Stock broth should be kept simmering as long as the kitchen fire is in. It is improved by the addition of good vegetables, and slight yet perceptible seasoning. It lends its aid to all kinds of soups, from pea-soup to mock-turtle. Many things cannot be done without it ; it lends an additional charm to many more. And yet broth is held to be only the A B C of cookery.
If, instead of using for broth what you happen to have, you set to work to make it with fresh materials, you cannot do better than adopt the pot-au-feu.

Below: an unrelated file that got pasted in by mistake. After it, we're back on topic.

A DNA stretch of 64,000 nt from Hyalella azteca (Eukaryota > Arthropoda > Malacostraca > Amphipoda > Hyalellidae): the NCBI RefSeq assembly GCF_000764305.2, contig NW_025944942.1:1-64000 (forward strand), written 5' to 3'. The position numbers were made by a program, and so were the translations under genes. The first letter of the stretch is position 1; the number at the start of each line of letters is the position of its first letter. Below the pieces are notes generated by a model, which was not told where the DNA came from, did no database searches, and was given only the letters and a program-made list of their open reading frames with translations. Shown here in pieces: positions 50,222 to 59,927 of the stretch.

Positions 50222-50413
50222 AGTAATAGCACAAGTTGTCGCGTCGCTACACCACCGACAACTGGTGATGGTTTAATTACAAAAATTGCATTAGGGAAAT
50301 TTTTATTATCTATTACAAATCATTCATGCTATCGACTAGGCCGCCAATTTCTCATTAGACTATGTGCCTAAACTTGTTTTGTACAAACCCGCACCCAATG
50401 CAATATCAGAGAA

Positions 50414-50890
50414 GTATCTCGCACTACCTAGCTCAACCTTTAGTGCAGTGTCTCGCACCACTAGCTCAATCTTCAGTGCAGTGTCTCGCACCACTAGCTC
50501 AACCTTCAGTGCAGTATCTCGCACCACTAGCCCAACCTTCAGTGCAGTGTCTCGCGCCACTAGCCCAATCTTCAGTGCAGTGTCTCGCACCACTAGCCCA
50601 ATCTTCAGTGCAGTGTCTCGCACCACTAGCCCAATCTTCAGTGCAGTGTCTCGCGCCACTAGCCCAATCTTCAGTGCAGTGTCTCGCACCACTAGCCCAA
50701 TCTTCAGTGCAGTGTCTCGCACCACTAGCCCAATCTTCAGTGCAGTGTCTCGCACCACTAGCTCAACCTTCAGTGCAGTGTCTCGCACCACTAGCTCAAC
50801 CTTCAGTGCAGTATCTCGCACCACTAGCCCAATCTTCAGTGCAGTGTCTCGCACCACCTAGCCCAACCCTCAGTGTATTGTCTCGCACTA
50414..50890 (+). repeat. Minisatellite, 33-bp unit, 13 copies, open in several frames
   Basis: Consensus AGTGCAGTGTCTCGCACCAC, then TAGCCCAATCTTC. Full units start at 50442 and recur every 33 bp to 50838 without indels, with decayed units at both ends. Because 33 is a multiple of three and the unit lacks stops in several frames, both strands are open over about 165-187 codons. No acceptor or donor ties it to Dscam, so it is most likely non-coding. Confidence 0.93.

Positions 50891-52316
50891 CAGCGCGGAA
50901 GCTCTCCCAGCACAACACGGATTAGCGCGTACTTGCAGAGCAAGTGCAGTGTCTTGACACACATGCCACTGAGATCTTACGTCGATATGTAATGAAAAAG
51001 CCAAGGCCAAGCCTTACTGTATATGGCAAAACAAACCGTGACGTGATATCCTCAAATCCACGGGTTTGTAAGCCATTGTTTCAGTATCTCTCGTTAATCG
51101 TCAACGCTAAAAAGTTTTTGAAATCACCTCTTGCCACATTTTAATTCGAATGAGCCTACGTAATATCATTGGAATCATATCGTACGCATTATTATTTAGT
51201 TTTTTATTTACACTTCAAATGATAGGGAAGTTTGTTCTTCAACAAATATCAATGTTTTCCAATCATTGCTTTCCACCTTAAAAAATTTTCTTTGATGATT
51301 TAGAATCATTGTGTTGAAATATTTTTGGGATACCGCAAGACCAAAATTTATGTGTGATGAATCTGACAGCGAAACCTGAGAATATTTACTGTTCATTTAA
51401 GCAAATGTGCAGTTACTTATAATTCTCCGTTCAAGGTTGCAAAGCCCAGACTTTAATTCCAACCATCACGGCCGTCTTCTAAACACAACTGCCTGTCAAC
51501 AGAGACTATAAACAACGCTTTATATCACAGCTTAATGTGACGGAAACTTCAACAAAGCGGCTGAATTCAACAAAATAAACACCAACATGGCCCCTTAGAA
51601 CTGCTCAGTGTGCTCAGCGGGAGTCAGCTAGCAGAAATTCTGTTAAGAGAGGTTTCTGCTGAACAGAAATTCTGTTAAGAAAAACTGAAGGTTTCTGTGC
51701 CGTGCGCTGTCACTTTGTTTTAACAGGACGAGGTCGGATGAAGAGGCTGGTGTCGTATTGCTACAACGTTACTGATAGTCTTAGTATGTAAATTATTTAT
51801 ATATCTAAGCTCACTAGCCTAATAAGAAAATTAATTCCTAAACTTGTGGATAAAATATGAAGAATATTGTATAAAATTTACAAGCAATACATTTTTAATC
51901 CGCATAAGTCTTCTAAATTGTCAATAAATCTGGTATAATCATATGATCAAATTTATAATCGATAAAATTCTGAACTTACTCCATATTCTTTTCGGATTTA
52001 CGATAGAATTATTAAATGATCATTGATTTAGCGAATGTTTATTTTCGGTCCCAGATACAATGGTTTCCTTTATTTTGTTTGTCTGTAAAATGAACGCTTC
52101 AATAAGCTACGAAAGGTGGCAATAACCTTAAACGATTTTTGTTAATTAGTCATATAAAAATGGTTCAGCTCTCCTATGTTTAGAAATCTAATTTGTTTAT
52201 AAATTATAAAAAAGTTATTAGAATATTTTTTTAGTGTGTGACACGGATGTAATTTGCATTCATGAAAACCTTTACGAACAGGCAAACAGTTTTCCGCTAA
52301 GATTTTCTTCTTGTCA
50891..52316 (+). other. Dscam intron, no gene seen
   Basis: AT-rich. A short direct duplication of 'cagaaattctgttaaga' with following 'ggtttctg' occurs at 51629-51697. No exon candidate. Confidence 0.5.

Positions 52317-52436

The Pot-au-Feu (or the pot on the fire) is the name of a mode of making soup and cooking meat and vegetables, which is practised in France by every family which is raised above absolute poverty. Beef is generally the foundation of the pot-au feu. Choose a fresh-killed piece, weighing three or four pounds, of the "round," in default of which, the shoulder is to be taken, or a couple of thick slices of the shin. We often use the loin, cutting out that fillet for steaks or roasting, and making soup with the bone and upper; portion boiled entire. Now, although the pot-au-feu may be made with beef alone, other, things may be added;. as the size of the, vessel admits;' as a small joint of lean mutton, a little bit of salt, pork, and a fowl - which latter should be old; an old partridge or pigeon, or both, give the finishing touch as far as meat is concerned. A wild rabbit 'is quite admissible. If you have fresh bones, put them in, too. Put these on in your soup-kettle, allowing not more than one quart of cold water to each pound of meat. While it is coming to a boil, or before, peel and prepare your vegetables, and throw them into cold water, three or four carrots halved lengthwise from four to six whole onions; three or four leeks ; a stick of celery; one bay-leaf; a small bunch of parsley and thyme: You may add two or three turnips sliced ; but note that turnips put into soups or stews cause them to turn sour sooner than they otherwise would. Skim the pot as it comes to a boil .(the slower the better) ; when no more scum rises and it boils, throw in your vegetables, then skim again if necessary. You may put in a few cloves and peppercorns; but a pot-au-feu should not be highly seasoned. Colour with some sort, of browning—caramel or burnt sugar is sometimes used. Burnt onions are better. A bit the size of half a walnut suffices. A nice browning for soup may be made from pea shells. After shelling peas, choose the cleanest and freshest looking shells, and put them (not heaped) on a coarse earthen dish into a slow oven, and bake them gently till they are crisp and brown. They will then keep for some time in paper bags in a dry place . From four to six pea-shells will brown a pot of soup. Five or six hours of slow but constant boiling are recquisite to bring the broth to perfection. Some epicures let it simmer as long as seven or eight. It should then be clear, limpid, of a golden amber colour, exhaling pleasantly the combined aromas of the various meats and vegetables. This is the true French bouillon. At the bottom of the soup-tureen put two or three crusts, or some toasted, bread, or a penny roll cut in halves lengthwise and re-baked. Over the top of the tureen hold a fine-holed cullender, and, into this ladle the soup till the tureen is full. All floating scraps or shreds will thus be strained off. Before serving, let the tureen stand near the fire until the bread is thoroughly soaked. Some prefer the bouillon. the: first day, some the second: In the south of France it is often slightly flavoured with garlic, which has the same inconvenient effect as turnips, of making the broth turn sour sooner. If other meats besides beef are used, they are reserved to make their appearance under, different disguises. After the soup, the boiled beef is served alone —the bouilli— accompanied by the vegetables, cooked with it handed round in a separate dish. As condiments for this simple dish, mustard, gherkins, and other pickles may be used, during the season, slices of melon; and. in the South, ripe fresh figs. It is understood that as soon as the skimming is done, the pot-au-feu is to be covered down close with the lid that it is always kept boiling gently, and never galloped; and that both meat and vegetables are the freshest that can be had. One tainted bone or strong stale turnip would spoil the soup to-day, and make it still worse to-morrow.